These pages contain supplementary data and scripts to recreate the experiments published in the paper below:
The paper is currently under review. In the meantime, the citation is:
McLeay, R. C., Cuellar Partida, G., and Bailey, T. L. (2011a). Genome-wide in silico prediction of gene expression. Submitted.
Motivation: Modelling the regulation of gene expression can provide insight into the regulatory roles of individual transcription factors (TFs) and histone modifications. Recently, Ouyang et al. (2009) modelled gene expression levels in mouse embryonic stem (mES) cells using in vivo ChIP-seq measurements of TF binding. ChIP-seq TF binding data, however, is tissue-specific and relatively difficult to obtain. This limits the applicability of gene expression models that rely on ChIP-seq TF binding data.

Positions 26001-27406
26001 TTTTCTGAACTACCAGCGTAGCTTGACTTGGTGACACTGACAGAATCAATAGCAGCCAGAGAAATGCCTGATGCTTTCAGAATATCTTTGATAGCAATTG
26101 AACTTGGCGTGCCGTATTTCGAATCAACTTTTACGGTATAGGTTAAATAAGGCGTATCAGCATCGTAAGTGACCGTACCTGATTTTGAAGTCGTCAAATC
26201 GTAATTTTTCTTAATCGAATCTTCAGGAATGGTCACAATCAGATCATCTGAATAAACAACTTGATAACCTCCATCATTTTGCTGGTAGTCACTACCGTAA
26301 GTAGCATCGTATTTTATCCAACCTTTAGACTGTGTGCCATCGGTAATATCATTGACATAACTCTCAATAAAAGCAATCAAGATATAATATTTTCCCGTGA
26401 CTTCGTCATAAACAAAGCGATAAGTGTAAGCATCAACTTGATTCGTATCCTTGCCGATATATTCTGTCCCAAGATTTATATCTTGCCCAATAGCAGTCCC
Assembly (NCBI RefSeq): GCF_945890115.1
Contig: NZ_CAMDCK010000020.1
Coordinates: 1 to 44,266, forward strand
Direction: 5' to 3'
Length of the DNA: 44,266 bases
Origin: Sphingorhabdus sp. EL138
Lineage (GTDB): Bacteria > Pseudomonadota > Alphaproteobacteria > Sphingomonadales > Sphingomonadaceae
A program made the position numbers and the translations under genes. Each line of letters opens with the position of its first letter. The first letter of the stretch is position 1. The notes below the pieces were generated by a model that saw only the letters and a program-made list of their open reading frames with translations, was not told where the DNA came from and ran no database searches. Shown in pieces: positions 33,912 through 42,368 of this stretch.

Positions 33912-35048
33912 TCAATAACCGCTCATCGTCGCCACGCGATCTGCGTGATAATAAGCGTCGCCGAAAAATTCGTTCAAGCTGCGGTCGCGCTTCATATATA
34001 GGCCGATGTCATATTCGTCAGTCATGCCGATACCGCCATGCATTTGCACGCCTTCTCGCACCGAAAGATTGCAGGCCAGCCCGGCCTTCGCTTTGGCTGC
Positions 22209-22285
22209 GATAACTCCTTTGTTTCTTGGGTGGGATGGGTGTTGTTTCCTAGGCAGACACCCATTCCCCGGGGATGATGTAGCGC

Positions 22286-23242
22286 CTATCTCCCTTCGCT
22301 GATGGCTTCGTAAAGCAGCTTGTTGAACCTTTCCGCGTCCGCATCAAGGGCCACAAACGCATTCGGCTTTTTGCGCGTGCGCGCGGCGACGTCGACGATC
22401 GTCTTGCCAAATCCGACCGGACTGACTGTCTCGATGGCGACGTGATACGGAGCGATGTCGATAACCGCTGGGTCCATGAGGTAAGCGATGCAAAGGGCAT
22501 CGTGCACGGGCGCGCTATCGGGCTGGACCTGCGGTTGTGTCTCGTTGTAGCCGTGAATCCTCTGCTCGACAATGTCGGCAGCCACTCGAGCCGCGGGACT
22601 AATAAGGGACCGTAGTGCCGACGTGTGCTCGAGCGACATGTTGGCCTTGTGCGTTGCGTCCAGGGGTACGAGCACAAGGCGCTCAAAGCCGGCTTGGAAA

Results: In this study, we build regression-based models that relate gene expression to the binding of 12 different transcription factors, seven histone modifications, and chromatin accessibility (DNase I hypersensitivity). We find that expression models based on computationally predicted TF binding can achieve similar accuracy to those using in vivo TF binding data, and that including binding at weak sites is critical for accurate prediction of gene expression. We also find that incorporating histone modification and chromatin accessibility data results in additional accuracy. Surprisingly, we find that models that use no TF binding data at all, but only histone modification and chromatin accessibility data, are essentially as accurate as those based on in vivo TF binding data.